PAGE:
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State Rep Uses Fear Tactics In Opposing Royal Oak Ordinance

ROYAL OAK –
Michigan State Rep.Tom McMillin (R-Rochester Hills) has voiced opposition to Royal Oak's recently passed human rights ordinance, citing his fear that trans people will use bathrooms and make other people uncomfortable.
"Why the city would want to force places like schools, businesses and fitness centers to allow men to use a women's restroom or locker room – and allow boys to access girl's restrooms and locker rooms in schools, is beyond me," he said in a press release.
However, Royal Oak Commissioner Jim Rasor said that McMillin need not fear the city's bathrooms because the ordinance exempts religious organizations and schools.
"If Rep. McMillin would have taken the time to read our unique human rights ordinance, he would have noticed that the exceptions we enacted to the ordinance protect religious organizations and schools from the type of doomsday scenario that he is trying to scare Royal Oak voters into thinking could occur," Rasor wrote in a Facebook post. "There is no possibility of the ridiculous and inflammatory scenarios which he would like to scare voters with occurring."
LGBT activists said they are familiar with the anti-LGBT tactics that focus on bathroom usage.
"It's the same mis-informed fear-mongering we've seen over and over. As a transitioned woman I most definitely am not a guy pretending to be a woman – a guy wearing a dress," said Amy Hunter, president of Equality Michigan Pride PAC and a leader in Michigan's trans community. "Nobody has anything to fear from us. It's the 'othering' thing, to make us the object of people's fears. It's a tried and true tactic."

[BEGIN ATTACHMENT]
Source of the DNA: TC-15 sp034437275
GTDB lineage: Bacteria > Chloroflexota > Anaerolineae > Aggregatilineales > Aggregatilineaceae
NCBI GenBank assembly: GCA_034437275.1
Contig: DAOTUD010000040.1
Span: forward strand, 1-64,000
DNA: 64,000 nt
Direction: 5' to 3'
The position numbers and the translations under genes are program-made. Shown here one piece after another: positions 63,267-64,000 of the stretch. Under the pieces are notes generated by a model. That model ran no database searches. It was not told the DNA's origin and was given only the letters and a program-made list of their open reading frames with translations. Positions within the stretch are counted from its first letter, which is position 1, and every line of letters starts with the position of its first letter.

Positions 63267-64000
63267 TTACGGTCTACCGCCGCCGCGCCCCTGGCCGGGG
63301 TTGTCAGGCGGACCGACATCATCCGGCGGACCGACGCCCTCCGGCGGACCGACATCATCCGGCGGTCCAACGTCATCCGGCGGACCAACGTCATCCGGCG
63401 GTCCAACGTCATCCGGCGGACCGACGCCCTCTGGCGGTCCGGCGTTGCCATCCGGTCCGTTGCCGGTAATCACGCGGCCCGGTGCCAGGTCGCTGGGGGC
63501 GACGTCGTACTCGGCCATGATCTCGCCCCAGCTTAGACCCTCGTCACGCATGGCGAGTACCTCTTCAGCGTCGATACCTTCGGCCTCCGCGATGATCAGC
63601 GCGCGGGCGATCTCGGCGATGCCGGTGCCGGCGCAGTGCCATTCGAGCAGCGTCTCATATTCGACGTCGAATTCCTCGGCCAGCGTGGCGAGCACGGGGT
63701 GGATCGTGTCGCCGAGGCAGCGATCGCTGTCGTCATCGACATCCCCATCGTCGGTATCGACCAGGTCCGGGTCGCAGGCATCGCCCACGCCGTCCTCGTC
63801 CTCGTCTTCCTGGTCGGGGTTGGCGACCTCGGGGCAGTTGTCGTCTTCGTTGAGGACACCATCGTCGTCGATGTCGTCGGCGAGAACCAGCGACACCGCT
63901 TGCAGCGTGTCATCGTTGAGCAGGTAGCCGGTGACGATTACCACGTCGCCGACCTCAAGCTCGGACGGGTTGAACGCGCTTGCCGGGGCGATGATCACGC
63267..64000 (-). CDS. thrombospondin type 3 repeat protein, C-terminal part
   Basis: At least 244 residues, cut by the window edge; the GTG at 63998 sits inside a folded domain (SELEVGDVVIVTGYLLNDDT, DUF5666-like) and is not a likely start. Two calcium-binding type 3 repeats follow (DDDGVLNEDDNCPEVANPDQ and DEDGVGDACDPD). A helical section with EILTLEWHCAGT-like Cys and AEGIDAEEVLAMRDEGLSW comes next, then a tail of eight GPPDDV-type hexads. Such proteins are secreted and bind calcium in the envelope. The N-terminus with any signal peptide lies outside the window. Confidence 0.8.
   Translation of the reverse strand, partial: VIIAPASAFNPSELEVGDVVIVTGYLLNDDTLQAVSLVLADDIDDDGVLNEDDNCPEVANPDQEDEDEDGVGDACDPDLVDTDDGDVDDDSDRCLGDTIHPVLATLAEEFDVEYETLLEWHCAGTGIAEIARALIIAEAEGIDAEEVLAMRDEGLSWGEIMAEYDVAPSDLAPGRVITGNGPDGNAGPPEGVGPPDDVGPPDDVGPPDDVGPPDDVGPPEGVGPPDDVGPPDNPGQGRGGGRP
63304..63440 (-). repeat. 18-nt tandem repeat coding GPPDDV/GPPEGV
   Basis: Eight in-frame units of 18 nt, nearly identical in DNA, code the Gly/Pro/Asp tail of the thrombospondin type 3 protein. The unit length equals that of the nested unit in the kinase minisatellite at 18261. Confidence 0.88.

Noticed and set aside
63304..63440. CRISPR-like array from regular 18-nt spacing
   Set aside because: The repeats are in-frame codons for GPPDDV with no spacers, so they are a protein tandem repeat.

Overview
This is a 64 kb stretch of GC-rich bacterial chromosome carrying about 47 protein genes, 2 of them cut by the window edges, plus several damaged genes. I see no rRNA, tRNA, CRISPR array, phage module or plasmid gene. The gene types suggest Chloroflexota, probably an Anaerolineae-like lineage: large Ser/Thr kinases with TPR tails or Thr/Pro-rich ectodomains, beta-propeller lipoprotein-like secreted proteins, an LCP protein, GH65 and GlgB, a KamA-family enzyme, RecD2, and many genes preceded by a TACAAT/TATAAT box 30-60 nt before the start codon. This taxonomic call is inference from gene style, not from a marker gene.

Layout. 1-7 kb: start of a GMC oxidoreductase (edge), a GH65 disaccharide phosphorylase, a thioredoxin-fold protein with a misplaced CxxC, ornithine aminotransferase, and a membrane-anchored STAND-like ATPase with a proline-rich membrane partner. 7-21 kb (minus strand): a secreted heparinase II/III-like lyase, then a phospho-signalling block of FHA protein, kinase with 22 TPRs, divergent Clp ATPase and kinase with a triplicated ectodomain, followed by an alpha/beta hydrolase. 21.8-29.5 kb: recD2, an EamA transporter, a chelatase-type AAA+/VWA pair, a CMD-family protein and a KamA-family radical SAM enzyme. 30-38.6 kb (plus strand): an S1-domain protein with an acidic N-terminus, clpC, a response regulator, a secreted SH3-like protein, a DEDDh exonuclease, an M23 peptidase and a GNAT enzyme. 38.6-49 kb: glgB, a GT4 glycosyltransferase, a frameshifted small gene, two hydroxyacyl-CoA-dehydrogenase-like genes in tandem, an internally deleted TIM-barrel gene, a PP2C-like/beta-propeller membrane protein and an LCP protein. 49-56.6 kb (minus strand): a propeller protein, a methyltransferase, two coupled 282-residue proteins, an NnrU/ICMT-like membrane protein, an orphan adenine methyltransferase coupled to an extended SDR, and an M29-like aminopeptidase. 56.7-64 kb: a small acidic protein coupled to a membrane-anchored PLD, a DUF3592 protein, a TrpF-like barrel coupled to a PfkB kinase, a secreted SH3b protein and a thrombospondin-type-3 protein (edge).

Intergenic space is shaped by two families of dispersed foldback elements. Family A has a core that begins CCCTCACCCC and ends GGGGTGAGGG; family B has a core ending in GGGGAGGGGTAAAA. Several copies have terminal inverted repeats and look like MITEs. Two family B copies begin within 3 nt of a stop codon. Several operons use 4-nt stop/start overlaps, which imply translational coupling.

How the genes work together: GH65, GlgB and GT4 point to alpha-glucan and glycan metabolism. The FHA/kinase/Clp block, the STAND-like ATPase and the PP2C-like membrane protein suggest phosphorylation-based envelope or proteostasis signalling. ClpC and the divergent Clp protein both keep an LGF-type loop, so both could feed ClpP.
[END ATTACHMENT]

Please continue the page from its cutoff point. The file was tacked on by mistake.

"I've been telling everyone I could that they are going to turn this into a bathroom bill," said Michelle Fox, executive director of Gender Identity Network Alliance. "What I'm worried about and really scares me is if Royal Oak decides to strip out gender identity just to get it passed."
Readers of BTL might remember McMillin as the legislator who introduced HB 5039 in October. If approved it would prohibit municipalities from extending "special rights" to those not covered by the Elliott-Larsen Civil Rights Act of 1976.
The Elliott-Larsen Act protects people on the basis of religion, race, color, national origin, age, sex, weight, height, familial or marital status. But it does not offer protection on the basis of sexual orientation. Some municipalities have approved their own ordinances that extend the act's protections to LGBT citizens. This House bill says municipalities could "not adopt" such ordinances.



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